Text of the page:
Histological staining after harvesting was performed in the same region of abdominal aorta that was imaged in order to obtain morphometric data to correlate with ultrasound measurements and gene expression results from qRT-PCR using a standardized protocol as previously described (31). Aortic tissue was divided into 4 (spaced 0.5-mm apart) 7-μm thick serial sections from the left renal artery to the bifurcation and stained with picrosirius red (Sigma-Aldrich) and with rabbit antibodies against Col3a1, SMA, Ki-67, and Mac-1 (all from Abcam) using the Vectastain ABC Kit (Vector Laboratories) for immunohistochemical analysis. Col3a1-positive cells were measured by counting the cells in 4 high-power fields of 3 different aortas per treatment group. Counting was performed by a blinded investigator 14 days after PPE infusion to induce AAA. All histological analyses were obtained at room temperature using a Zeiss Axioplan 2 (Carl Zeiss MicroImaging) with Zeiss Achroplan and Zeiss Plan-Neofluar lenses, a Nikon Digital Sight (DS) Ri1 camera, and the NIS-Elements F 3.00 software (Nikon). Rotating filters (Nikon) were used for polarized light microscopy in picrosirius red–stained images to detect the presence of collagen fibers.
Total RNA was isolated using a TRIzol-based (Invitrogen) RNA isolation protocol. RNA was quantified by Nanodrop (Agilent Technologies), and RNA and miRNA quality were verified using an Agilent 2100 Bioanalyzer (Agilent Technologies). Samples required 260/280 ratios of more than 1.8, and sample RNA integrity numbers of more than 9 for inclusion. RNA was reverse transcribed using the TaqMan microRNA Reverse Transcription Kit (Applied Biosystems) according to the manufacturer’s instructions. MicroRNA and TaqMan Assay Kits (Applied Biosystems) for hsa-miR-29a, hsa-miR-29b, hsa-miR-29c, pri-miR-29b-1/29a, pri-miR-29b-2/29c, and sno202 (endogenous control for normalization in mice) and RNU44 (for human samples) were used. For mRNA, the iScript cDNA Synthesis Kit (Bio-Rad) was used to synthesize first-strand cDNA according to the manufacturer’s protocol. TaqMan qRT-PCR assay was performed using mouse and human specific primers (Applied Biosystems) for COL1A1, COL3A1, COL5A1, ELN, FBN1, MMP2, and MMP9. All probes were normalized to 18S as internal control. Amplification took place on an ABI PRISM 7900HT (Applied Biosystems). All fold changes were calculated by the method of ΔΔCt and are expressed as mean ± SEM compared with sham-operated mice, saline-infused mice, saline-treated cells (in vitro), or human control patients (as indicated). All experiments included 5–12 samples per group and time point.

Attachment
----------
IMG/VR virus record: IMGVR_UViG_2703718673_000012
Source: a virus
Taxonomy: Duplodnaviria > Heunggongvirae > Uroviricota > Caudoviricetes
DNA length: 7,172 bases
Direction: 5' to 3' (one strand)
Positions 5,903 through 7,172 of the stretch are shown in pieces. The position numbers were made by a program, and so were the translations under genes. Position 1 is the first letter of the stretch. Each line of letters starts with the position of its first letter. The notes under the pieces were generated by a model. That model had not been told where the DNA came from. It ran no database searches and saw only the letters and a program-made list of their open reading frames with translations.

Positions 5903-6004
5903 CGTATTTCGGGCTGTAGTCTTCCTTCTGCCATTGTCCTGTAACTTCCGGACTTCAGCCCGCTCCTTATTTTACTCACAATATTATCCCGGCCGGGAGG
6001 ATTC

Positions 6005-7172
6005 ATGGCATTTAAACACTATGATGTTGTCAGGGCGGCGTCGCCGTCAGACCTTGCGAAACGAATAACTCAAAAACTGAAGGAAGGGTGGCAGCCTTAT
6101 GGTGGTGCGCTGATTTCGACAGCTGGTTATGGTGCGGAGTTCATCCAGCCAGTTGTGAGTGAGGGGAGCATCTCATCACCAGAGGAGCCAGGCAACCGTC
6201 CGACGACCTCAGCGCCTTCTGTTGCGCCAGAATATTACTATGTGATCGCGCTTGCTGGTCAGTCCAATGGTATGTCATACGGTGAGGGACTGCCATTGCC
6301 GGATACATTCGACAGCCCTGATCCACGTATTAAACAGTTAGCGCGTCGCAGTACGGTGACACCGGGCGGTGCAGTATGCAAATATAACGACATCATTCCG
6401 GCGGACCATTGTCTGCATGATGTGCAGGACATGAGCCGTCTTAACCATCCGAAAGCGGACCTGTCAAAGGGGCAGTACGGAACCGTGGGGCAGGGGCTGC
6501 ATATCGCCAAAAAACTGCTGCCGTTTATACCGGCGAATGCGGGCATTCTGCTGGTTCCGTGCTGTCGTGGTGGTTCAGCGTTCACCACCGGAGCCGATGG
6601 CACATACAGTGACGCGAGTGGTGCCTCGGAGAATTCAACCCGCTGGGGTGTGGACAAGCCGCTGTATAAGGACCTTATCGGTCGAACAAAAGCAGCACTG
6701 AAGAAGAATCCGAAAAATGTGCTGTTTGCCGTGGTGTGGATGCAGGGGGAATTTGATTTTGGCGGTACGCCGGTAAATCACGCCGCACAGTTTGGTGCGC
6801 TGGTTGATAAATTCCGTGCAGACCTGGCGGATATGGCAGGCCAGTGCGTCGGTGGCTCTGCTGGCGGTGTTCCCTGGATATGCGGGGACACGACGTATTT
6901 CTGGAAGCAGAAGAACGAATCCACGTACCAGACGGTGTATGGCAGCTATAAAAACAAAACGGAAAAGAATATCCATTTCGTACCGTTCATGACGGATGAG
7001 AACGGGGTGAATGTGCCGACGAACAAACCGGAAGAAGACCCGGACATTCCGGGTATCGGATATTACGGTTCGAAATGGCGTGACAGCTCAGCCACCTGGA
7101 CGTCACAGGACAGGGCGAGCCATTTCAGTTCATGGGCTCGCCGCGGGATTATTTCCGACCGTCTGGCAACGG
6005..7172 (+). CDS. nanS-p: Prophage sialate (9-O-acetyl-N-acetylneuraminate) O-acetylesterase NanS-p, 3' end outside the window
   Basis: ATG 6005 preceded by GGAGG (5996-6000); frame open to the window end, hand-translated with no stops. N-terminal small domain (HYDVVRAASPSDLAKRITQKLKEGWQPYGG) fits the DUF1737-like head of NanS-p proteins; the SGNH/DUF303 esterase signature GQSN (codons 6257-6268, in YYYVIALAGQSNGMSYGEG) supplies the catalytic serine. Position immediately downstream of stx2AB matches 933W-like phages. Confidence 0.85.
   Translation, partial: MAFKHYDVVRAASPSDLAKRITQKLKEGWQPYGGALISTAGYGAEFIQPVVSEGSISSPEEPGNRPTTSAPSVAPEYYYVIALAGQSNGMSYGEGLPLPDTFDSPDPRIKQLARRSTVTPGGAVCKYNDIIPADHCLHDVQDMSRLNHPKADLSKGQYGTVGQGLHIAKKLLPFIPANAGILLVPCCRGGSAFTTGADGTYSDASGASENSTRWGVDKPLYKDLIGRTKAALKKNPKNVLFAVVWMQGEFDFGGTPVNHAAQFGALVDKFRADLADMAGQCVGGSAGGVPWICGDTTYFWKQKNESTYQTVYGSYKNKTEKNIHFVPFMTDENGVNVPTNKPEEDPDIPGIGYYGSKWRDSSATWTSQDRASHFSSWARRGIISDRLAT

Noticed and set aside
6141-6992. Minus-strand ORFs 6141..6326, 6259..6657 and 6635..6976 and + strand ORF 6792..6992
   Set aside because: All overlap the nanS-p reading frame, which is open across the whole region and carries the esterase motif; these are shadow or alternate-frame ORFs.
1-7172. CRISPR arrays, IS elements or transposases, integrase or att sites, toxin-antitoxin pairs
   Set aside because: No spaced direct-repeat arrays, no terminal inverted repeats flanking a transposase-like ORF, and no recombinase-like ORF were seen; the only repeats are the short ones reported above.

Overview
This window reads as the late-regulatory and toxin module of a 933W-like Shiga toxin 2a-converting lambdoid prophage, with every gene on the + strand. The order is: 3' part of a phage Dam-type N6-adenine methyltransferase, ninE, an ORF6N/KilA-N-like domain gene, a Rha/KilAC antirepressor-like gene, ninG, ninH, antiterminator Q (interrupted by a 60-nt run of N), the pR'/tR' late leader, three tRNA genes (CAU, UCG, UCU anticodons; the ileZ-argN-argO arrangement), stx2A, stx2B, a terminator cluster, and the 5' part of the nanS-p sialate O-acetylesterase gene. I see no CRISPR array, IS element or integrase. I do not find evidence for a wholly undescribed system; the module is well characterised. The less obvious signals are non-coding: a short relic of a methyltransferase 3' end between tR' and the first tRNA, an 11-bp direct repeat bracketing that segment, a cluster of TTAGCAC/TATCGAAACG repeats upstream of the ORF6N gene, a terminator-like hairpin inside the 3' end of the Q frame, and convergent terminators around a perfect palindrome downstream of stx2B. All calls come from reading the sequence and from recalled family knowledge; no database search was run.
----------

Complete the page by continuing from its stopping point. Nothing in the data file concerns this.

ISH for miR-29b was performed by using the miRCURY LNA microRNA ISH Optimization Kit (Exiqon) and 5′-DIG– and 3′-DIG–labeled probes for mmu-miR-29b according to the manufacturer’s protocol. The sequence of the LNA miR-29b control probe was 5′-DIG/AACACTGATTTCAAATGGTGCTA/DIG-3′.
Either an LNA-anti-miR-29b or scr-miR (miRCURY LNA miR inhibitor from Exiqon) was injected via tail vein under pressure (in 1 ml of PBS over 5–10 seconds). The concentration of anti-miR or scrambled miR was 10 mg/kg. A single injection of anti-miR was performed 1 day after AAA induction both murine AAA models. The custom-made LNA-anti-miR-29b 5′-3′ sequence was ACTGATTTCAAATGGTGCT. The LNA scrambled miR control 5′-3′ sequence was GTGTAACACGTCTATACGCCCA.
The miR-29b pre-miR construct (System Biosciences) was cloned into a HIV (12) lentiviral vector containing a copGFP reporter with the miR precursor under constitutive CMV promoter control. The precursor miR-29b sequence was GGTACCGTTGTCTTGGGTTTATTG. Lenti-pre-miR-29b was injected via tail vein in 1 ml PBS with 7.6 × 107 IFU/mouse of loaded lentivirus. Lenti-pre-miRs were injected 1 day after AAA induction.
Primary antibody for GFP was applied after washing with 10% PBS using conventional IHC dilutions (see Supplemental Methods). Secondary antibodies were replaced with goat anti-rabbit antibodies labeled with Alexa Fluor (Invitrogen; dilution 1:250) dye, with a maximum excitation at 488 nm (green). Polyclonal rabbit SMA primary antibody was detected using a goat anti-mouse secondary antibody labeled red with Alexa Flour 568 (Invitrogen). Images were obtained and analyzed by fluorescence microscopy (microscope and camera from Nikon).